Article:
Corridor to the skies
- Theme - Transport
- Year - 1969
- Location - Southend-on-sea
- Filmmaker - Trio Film Unit
This colour film was an ambitious attempt to document working life and operations at Southend Airport at a time when it was at its peak. In the 1960s, the airport was the third busiest in the UK until the importance of the Southend terminal declined in the 1970’s, largely due to the development of Stansted.
Originally a wartime military base, the airport was purchased by the council in 1933 and transformed into one of Britain’s first municipal airports. The film, shot with sound, presents a useful picture of this part of Southend’s aviation history. Southend airport was where airline entrepreneur, Freddie Laker started his operation using his Carvairs, converted Douglas Dakotas, and developed his “no-frills” approach to passenger flights. Other planes in use in the 60s include a Vickers Viscount, seen landing, and a British Air Ferries Guppy is shown being loaded with cars and passengers.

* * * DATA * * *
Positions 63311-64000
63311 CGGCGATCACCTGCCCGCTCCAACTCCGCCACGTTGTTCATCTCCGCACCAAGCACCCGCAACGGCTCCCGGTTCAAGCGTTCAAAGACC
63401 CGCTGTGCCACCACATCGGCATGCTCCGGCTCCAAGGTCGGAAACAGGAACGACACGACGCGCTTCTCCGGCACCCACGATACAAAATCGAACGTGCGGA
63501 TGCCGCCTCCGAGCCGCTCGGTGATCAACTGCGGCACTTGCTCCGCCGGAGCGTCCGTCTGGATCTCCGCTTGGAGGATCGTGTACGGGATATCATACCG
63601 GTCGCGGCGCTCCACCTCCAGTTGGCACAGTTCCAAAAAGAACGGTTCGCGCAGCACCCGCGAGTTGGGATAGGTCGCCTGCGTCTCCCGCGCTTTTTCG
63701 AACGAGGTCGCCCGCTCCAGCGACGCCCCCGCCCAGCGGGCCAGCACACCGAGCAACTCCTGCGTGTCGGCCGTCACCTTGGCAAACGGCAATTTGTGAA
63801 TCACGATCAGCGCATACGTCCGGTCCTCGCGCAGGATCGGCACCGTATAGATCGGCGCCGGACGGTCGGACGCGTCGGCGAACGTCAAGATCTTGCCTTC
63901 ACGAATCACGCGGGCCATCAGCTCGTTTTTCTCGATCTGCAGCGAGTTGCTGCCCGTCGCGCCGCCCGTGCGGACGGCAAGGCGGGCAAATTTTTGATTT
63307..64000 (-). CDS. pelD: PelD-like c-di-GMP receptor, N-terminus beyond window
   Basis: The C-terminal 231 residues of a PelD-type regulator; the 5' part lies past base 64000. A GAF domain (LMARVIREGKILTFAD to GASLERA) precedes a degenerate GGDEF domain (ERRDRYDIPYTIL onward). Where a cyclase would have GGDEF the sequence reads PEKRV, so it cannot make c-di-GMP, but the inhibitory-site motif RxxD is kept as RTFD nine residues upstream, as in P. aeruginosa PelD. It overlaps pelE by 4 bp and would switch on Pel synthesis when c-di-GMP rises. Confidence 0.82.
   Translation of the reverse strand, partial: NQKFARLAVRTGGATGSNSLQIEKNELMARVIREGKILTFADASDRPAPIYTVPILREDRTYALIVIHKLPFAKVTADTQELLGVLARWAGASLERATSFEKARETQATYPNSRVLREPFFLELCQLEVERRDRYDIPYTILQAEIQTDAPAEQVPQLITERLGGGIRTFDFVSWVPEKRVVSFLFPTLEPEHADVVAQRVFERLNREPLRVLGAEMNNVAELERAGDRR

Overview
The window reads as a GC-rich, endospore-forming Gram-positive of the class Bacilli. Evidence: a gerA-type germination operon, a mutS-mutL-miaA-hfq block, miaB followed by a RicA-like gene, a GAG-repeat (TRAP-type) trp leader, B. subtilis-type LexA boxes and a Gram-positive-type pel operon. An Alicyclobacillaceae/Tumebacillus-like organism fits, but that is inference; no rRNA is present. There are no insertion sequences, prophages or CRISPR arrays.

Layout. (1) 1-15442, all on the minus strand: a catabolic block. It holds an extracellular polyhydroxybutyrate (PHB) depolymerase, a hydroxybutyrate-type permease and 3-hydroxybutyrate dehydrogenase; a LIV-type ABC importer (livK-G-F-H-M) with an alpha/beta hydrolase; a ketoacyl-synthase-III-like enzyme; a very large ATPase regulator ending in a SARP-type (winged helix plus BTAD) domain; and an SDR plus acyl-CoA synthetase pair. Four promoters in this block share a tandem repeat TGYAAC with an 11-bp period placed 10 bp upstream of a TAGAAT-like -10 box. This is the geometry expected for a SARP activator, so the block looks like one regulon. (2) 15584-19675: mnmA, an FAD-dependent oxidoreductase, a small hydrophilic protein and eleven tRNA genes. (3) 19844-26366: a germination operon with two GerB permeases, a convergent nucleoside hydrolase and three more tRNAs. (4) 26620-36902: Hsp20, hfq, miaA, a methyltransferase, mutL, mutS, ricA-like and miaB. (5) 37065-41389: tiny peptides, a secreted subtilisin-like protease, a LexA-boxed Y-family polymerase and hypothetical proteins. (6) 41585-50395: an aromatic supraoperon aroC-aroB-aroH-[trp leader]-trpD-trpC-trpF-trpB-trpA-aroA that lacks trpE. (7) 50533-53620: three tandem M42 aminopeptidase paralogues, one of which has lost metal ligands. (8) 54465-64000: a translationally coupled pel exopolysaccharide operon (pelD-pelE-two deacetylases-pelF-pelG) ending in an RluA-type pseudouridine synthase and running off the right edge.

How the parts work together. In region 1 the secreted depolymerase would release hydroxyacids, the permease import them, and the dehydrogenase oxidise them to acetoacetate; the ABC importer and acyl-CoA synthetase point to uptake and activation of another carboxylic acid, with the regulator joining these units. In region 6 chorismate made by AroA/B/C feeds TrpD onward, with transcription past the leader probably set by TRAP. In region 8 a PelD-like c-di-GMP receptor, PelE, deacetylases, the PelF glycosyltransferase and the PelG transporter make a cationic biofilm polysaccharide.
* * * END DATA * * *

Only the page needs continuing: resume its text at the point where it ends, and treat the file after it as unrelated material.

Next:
The film presents an overall picture of cabin staff, passengers, baggage handling and air traffic control operations at work as well as other areas of the terminal. The film was entered into the Moviemaker amateur film competition. The production company Trio Film Unit won a four star award.